Tennessee wildlife officials to address hog hunting restrictions

Tennessee wildlife officials to address hog hunting restrictions

January 6th, 2014 by Paul Leach in Local Regional News

Feral hogs root around in this file photo.

Feral hogs root around in this file photo.

Photo by Associated Press /Times Free Press.

CLEVELAND, Tenn. - Tennessee Wildlife Resources Agency representatives will meet Tuesday with local officials about requested changes to the state's current wild hog hunting regulations.

At least five East Tennessee counties -- Polk, Monroe, White, McMinn and Bradley -- recently passed resolutions that asked the state to reinstate a "dedicated season" for hunting feral hogs in wildlife management areas and to give private property owners the right to determine whether to use dogs for hunting the animals on their own property.

Even if state and local officials don't agree on how best to control feral hog populations, they all acknowledge the creatures are responsible for extensive damage to agriculture and the environment and that they are widespread in Tennessee.

"[Wild] hogs cause $1.5 billion in damage each year to agriculture and the environment in the United States -- and that's a very conservative estimate," stated a Mississippi State University feral hog study that was cited in a number of the county resolutions.

"In order to remove the incentive to relocate wild hogs, they are now considered a destructive species to be controlled by methods other than sport hunting," according to TWRA regulations on the state government website.

Regulations enacted in 2011 removed wild hogs from the state's big-game category.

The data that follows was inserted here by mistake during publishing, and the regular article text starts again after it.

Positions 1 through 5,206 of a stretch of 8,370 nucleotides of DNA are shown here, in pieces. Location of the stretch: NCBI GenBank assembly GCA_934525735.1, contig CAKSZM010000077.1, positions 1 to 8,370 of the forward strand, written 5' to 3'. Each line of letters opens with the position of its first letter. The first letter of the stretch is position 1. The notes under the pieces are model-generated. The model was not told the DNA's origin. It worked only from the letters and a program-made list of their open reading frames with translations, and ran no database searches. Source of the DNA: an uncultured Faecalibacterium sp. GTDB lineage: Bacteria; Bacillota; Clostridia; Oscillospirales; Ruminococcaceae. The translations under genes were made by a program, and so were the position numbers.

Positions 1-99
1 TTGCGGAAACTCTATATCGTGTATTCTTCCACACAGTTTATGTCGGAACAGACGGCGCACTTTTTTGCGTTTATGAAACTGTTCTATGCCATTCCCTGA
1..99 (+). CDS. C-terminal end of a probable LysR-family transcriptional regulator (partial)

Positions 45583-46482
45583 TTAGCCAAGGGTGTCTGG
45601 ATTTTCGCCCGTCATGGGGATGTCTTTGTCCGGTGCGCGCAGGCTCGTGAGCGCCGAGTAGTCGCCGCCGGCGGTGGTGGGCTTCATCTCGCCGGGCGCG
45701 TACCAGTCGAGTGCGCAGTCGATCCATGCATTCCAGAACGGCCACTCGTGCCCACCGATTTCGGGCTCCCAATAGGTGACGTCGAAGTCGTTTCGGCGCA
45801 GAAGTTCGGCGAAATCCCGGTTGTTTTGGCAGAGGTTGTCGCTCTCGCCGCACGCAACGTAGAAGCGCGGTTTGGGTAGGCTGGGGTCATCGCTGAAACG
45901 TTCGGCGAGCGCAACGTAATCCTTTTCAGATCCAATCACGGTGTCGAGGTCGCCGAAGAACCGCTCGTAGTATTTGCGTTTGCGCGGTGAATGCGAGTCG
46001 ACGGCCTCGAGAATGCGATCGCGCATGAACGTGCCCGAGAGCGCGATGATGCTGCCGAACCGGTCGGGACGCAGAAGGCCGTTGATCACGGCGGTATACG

Bradley County Commissioner Terry Caywood considered making a change to the county's official position on the matter in mid-December, saying he had been contacted by wildlife officials and local residents who said that the use of hunting dogs actually contributed to the problem by driving wild hogs onto other properties instead of eliminating them.

"That in itself made sense to me," said Caywood, who ultimately withdrew the measure before its scheduled vote at the Dec. 16 meeting of the Bradley County Commission because, he said, he could not find enough evidence to support the position.

There is no substantial evidence to support the theory that hunting dogs increase the spread of feral hog populations, County Commission Vice Chairman Adam Lowe said at that meeting.

The use of hunting dogs to control wild hogs seemed little different than the use of mules to protect livestock by driving away coyotes, Commissioner Mel Griffith said.

But hunting may not always be the most effective way to control wild hogs, according to Mississippi State University's "Wild Pig Info" website.

"Though trapping is most efficient means of removing pigs from an area, dog hunting is the effective means of removing trap-shy or 'educated' pigs that have altered their activity patterns based on previous experience with traps," the website states.

The Associated Press reported Sunday that workers at a historic plantation in south Georgia are using cougar urine to scare off feral hogs that have rooted grass and damaged a nature trail.

The manager of the historic Hofwyl-Broadfield Plantation, Bill Giles, said he was initially skeptical after getting advice to use the urine to ward off hogs, the AP reported, but the hogs appeared to go away after he spread the powdered urine around sites that he wanted to protect.

Paul Leach is based in Cleveland. Email him at paul.leach.press@gmail.com.